Appeal, No. 53, March T., 1949, from judgment of Court of Common Pleas of Westmoreland County, Aug. T., 1944, No. 483, in case of Frank J. Gordon v. Braeburn Alloy Steel Corporation. Judgment affirmed.
S. Harold Grossman, with him Joseph M. Loughran, for appellant.
Robert W. Smith, with him Smith, Best & Horn, for appellee.
Before Drew, C.j., Stern, Stearne, Jones and Bell, JJ.
OPINION BY MR. JUSTICE HORACE STERN
In this action by an employe against his employer to recover sums alleged to have been wrongfully deducted from his earnings the question is whether the trial court was justified in directing, as it did, a verdict for defendant.
Braeburn Alloy Steel Corporation, the defendant, manufactures high-grade tool steel. Frank J. Gordon, the plaintiff, has been in its employ since 1927. Originally the "roller" operating each of the two rolling mills in the plant was paid by defendant a certain price for the finished steel based on the amount of production; out of what he received he paid the nine members of his crew. Plaintiff was originally a "straightener" and later a "rougher"; the roller under whom he worked was one James Dunbar. When the Social Security Act went into effect this plan of operation was changed in order to make it possible for the members of the crew to be entitled to social security; they became direct employes of defendant and earnings were divided among them according to an agreed upon schedule of percentages known as the "distribution of tonnage rates". In that same year a Local of the United Steel Workers of America was organized in defendant's plant; plaintiff became, and has ever since remained, a member of it. On March 15, 1940 a collective bargaining agreement was entered into between defendant and the Union which set forth rates of pay and other conditions of employment; it was stated therein that it was the intention of the contract to preserve the then existing scale of wages, and, for the purpose of clarification of the tonnage rates, a schedule of such rates was attached; the share assigned to the roller was 28 1/2%, the remaining 71 1/2%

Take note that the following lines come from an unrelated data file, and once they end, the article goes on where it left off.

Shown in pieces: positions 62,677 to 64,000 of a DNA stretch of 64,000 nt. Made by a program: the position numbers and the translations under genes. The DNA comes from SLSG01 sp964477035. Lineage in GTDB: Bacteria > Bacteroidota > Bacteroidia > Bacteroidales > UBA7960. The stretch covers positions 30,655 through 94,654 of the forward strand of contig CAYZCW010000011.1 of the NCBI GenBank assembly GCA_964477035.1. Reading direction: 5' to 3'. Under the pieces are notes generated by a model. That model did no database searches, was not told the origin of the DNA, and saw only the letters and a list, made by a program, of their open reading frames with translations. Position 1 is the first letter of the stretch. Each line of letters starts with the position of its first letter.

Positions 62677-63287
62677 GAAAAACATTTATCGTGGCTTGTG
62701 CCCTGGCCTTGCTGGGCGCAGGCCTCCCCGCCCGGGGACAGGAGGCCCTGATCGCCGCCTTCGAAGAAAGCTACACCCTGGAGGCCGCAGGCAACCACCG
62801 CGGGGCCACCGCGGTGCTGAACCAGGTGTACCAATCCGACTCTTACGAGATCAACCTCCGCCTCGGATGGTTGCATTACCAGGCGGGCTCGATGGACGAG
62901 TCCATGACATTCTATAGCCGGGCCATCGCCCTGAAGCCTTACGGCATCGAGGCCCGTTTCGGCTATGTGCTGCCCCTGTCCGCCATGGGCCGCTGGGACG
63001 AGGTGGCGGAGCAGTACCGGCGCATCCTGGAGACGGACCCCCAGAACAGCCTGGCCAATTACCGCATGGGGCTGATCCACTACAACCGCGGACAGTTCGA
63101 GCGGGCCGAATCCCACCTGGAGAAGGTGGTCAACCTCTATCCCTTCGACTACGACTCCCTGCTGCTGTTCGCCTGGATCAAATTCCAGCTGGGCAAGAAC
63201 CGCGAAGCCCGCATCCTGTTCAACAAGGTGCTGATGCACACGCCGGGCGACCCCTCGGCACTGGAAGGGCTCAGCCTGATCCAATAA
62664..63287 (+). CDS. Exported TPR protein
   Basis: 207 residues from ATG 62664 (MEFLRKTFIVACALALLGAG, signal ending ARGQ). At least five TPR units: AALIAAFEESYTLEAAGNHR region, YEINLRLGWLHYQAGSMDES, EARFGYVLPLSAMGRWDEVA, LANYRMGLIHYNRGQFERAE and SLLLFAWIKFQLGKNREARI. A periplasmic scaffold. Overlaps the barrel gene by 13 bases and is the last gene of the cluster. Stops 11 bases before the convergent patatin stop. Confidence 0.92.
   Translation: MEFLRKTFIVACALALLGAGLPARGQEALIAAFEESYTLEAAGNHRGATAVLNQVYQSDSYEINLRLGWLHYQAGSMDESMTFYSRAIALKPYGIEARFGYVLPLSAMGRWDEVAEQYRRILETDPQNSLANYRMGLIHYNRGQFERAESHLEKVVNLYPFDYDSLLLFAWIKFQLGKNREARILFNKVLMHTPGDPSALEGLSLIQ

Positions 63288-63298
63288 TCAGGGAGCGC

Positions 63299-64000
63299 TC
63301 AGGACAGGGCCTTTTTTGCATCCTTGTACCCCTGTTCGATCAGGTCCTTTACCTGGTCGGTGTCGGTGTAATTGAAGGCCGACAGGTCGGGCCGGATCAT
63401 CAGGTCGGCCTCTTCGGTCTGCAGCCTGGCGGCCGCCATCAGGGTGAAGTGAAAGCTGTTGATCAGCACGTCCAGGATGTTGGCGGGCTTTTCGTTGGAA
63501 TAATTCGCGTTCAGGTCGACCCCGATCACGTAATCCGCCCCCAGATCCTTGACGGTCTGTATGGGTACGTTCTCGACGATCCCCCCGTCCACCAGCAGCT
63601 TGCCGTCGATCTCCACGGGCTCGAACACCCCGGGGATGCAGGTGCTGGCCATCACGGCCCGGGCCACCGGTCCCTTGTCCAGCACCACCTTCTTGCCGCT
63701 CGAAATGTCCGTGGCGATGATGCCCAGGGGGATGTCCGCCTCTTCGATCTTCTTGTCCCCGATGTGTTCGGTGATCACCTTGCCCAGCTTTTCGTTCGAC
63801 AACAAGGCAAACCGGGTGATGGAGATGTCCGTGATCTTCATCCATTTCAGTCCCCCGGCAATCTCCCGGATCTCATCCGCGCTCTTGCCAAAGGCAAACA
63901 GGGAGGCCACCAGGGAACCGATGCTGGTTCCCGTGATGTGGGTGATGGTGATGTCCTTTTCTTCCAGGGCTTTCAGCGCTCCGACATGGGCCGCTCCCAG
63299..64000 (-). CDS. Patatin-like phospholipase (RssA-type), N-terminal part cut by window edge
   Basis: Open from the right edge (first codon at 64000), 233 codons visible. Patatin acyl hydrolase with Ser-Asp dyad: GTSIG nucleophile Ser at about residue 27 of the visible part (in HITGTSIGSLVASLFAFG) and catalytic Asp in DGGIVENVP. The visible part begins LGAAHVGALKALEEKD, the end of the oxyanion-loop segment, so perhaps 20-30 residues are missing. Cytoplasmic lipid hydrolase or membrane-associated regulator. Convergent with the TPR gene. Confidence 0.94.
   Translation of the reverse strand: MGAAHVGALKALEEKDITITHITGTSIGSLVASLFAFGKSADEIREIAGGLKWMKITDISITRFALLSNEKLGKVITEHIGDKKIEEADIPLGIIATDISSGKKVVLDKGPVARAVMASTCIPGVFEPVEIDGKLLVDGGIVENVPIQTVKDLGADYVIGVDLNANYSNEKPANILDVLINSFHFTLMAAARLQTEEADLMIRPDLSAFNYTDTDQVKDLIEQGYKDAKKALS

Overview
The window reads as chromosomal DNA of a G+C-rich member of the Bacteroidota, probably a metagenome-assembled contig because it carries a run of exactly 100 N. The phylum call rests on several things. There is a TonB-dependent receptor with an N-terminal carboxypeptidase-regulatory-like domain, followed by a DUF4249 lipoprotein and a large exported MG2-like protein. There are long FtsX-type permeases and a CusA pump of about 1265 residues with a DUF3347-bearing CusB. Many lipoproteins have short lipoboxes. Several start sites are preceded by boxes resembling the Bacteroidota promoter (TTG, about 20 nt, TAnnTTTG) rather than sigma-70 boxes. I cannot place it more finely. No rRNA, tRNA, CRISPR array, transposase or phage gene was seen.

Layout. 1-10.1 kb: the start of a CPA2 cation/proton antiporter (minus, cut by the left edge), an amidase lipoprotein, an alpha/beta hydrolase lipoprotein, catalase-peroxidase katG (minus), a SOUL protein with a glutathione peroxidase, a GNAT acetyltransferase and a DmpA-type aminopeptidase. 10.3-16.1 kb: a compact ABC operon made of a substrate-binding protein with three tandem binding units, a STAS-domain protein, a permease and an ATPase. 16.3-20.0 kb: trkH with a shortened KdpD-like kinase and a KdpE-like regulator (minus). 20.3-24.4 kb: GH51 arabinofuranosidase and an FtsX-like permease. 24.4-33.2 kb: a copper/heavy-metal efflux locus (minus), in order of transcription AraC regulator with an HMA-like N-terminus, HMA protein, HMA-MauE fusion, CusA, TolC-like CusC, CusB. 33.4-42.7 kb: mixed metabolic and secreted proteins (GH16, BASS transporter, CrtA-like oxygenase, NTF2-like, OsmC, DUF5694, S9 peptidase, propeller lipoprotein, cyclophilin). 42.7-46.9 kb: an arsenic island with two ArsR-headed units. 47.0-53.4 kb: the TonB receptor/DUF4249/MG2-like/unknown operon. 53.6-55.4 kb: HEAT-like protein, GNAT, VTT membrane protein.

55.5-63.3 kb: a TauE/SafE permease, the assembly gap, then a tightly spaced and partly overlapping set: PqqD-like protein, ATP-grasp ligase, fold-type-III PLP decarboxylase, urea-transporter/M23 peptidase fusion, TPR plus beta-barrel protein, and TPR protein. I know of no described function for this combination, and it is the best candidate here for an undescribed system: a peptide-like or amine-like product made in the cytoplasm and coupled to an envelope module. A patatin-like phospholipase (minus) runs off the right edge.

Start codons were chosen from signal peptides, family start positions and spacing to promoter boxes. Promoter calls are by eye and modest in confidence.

being distributed among the other members of the crew. This agreement was renewed, with some modifications, on April 19, 1941, on March 9, 1943 and on June 15, 1945; the tonnage rates were changed as of January 30, 1941, but no change was ever made in the percentages of participation therein. In 1941 defendant put on an eight-hour night shift and plaintiff was promoted from his job as a rougher to that of night-turn roller on this shift, a position which he retained until June 6, 1946 when he resumed his former position as rougher under Dunbar.
During the period of plaintiff's services as night-turn or "turn" roller, instead of receiving 28 1/2% of the earnings of the mill he received only 23 1/2%, the difference of 5% being paid as additional compensation to Dunbar, the day or boss roller. To recover this deduction from the amount to which he contends he was entitled plaintiff brought the present suit in assumpsit; his claim is for $3,724.78, covering the period from March 1, 1942, at which time he had filed a "grievance report", to June 6, 1946, when he ceased his employment as turn roller. At the trial the only testimony presented was that of plaintiff and his witnesses, and there is no disagreement between the parties as to the basic facts determinative of the issue here involved.
Plaintiff bases his action upon the agreements between defendant and the Union and also upon a decision of an arbitrator in 1944 which is hereinafter referred to. The first question that naturally arises is whether he comes within the scope of those agreements and can claim any right thereunder. All of them provided that they pertained to members of the Union employed in defendant's plant, but with the express exclusion of "Foremen, Assistant Foremen or Supervisors in charge of any classes of labor, or ...